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Re: Angle Shooting
« Reply #8 on: October 15, 2012, 06:29:15 PM »
Stuart,

 I'll say this, you sure run a tight ship. :) We don't always agree but, I have the utmost respect for you as a national tournament director. Your facebook friends seem to enjoy all of your tournaments and the Nuts Poker League appears to be thriving.

 I realized after my last post that you pass the deal. If you ask me, that makes your job even more challenging. I like your more strict enforcement of the rules. I like the consistency it demands. Keep up the good work.

Seconded!  :)

mooredog

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Re: Angle Shooting
« Reply #9 on: December 14, 2012, 08:04:12 AM »
Most card rooms allow players to turn their cards up when heads up in a cash game. We discourage it but don't kill a player's hand when it's done. I would ask any players at the table whether they heard the players say "Call" and if not I'd rule premature burning & turning after the flop and bring the turn & river cards back along with the river's burn card. Then I'd have the dealer reshuffle, ask player A whether he wants to call the all in or fold, then (if he calls) continue with the turn card, another burn, then the river, unless he decides to fold. Not the best ruling but given the mess at hand it's about all you can do.

Nick C

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Re: Angle Shooting
« Reply #10 on: December 14, 2012, 09:06:13 AM »
hello mooredog,

 I understand, and agree, when you say you allow player's to turn up their cards when action is head to head. However, based on the fact that the dealer burned and turned both the turn and river cards, you have to know that the hand was called, correct? Why would any dealer continue dealing board cards if the only opposing player folded?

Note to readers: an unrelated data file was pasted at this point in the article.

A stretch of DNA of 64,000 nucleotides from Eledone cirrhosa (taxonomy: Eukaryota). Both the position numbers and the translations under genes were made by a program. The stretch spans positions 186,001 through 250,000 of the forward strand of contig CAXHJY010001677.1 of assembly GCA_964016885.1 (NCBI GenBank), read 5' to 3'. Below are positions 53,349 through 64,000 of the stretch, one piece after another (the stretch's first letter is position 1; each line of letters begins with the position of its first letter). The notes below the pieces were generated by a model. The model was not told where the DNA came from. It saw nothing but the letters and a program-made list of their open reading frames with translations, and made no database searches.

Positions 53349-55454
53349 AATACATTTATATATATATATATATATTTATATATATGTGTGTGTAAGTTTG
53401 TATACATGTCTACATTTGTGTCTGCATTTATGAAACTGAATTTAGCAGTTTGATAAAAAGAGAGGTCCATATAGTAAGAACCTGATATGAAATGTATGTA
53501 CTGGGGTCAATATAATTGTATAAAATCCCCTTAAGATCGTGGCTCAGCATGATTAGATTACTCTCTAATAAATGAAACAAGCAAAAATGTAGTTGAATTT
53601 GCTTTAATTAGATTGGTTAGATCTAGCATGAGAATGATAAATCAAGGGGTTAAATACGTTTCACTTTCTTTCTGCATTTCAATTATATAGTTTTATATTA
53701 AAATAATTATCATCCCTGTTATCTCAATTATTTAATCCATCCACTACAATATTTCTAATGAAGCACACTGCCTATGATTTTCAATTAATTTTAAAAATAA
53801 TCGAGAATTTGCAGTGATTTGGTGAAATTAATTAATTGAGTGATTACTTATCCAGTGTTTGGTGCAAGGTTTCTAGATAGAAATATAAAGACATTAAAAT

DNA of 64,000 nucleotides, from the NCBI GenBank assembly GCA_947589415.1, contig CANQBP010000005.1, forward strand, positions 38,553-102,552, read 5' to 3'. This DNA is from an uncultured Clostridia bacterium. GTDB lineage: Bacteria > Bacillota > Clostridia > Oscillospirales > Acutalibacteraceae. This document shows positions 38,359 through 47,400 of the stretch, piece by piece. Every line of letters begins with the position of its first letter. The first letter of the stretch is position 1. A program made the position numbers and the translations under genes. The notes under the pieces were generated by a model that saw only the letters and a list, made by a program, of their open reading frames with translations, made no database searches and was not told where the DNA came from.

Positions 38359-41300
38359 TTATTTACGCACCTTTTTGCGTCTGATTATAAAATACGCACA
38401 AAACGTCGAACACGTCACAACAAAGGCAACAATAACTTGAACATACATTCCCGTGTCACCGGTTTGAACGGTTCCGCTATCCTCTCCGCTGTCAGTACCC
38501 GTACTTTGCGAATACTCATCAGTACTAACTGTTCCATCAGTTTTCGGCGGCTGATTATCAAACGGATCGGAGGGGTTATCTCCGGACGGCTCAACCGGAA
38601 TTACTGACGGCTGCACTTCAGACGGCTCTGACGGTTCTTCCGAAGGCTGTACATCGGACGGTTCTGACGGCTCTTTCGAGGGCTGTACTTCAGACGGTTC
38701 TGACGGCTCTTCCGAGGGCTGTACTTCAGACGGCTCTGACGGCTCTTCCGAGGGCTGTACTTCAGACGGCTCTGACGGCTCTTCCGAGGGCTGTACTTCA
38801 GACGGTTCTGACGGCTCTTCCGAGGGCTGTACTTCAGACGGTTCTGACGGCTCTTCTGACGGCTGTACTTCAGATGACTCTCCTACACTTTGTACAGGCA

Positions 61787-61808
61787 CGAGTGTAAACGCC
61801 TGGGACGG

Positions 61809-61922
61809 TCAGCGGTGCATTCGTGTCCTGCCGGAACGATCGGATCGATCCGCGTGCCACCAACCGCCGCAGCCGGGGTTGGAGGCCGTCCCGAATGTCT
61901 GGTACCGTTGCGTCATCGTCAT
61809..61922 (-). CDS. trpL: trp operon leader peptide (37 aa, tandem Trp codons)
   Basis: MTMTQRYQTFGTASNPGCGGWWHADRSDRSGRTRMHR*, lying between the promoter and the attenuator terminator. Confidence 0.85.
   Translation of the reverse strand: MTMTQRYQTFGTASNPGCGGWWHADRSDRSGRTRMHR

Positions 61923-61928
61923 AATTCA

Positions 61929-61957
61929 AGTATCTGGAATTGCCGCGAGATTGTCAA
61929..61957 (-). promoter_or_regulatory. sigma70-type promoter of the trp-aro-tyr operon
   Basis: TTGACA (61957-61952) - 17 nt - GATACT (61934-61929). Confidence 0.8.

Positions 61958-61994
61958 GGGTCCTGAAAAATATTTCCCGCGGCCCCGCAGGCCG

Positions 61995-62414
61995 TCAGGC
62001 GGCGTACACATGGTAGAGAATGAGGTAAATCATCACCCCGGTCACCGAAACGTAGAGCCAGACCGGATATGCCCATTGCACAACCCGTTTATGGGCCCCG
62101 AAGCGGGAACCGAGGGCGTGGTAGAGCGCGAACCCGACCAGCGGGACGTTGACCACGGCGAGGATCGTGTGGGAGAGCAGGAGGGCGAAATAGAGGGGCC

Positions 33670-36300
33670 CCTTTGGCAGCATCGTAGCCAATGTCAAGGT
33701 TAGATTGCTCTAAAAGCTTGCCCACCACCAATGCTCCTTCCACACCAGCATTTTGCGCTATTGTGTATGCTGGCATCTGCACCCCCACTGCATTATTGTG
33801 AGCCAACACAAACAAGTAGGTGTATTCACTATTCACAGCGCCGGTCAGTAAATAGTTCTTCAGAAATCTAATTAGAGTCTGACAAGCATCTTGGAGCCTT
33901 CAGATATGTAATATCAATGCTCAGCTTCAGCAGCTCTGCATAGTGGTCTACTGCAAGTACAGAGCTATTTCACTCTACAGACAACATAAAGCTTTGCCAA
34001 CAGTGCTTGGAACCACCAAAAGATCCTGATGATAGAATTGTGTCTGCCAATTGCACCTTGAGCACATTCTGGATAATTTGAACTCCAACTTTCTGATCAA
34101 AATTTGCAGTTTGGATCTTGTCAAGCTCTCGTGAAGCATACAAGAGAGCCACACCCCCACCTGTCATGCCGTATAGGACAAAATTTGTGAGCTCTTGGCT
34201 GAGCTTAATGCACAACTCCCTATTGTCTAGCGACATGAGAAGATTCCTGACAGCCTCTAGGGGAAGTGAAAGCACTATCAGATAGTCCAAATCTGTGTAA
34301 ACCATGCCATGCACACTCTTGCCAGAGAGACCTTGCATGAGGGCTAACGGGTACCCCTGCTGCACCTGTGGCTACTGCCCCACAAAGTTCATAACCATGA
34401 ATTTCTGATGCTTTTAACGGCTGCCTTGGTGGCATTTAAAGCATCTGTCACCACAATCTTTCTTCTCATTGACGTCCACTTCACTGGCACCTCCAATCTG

The more I look at this cash game, the more I disagree with any re-deal. The player has no option to refuse to complete his call, or ask for new cards. The only exception would be if Player A was all-in for his $825.

 One other consideration; make sure Player A does not get another invite to your cardroom.

Spence

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Re: Angle Shooting
« Reply #11 on: January 03, 2013, 01:25:08 PM »
I don't think we can honestly commit player A to the full amount... He was debating a call when the dealer put out the other cards. Upon realization that he was behind of course he wouldn't call. I think player B should have spoke up and asked it he called.

We don't take a strong enough stance on Premature exposure on cards because that's the way the industry is headed and I am okay with that. I wasn't before but I had to realize you can't fight change. I love Stu's card room rule. That is exactly what I would like to see. I don't like angle shots that come from exposing your hand. Use your mouth or your mind but the cards should stay on the felt til the dealer asks you to open.

In this case we don't know what A's intention was nor can we dictate it after the fact. If he didn't speak up it's simpler to assume it was a fold. If player A hit his hand I would be hard pressed not to give him the pot because B didn't stop the action to clarify if he called either.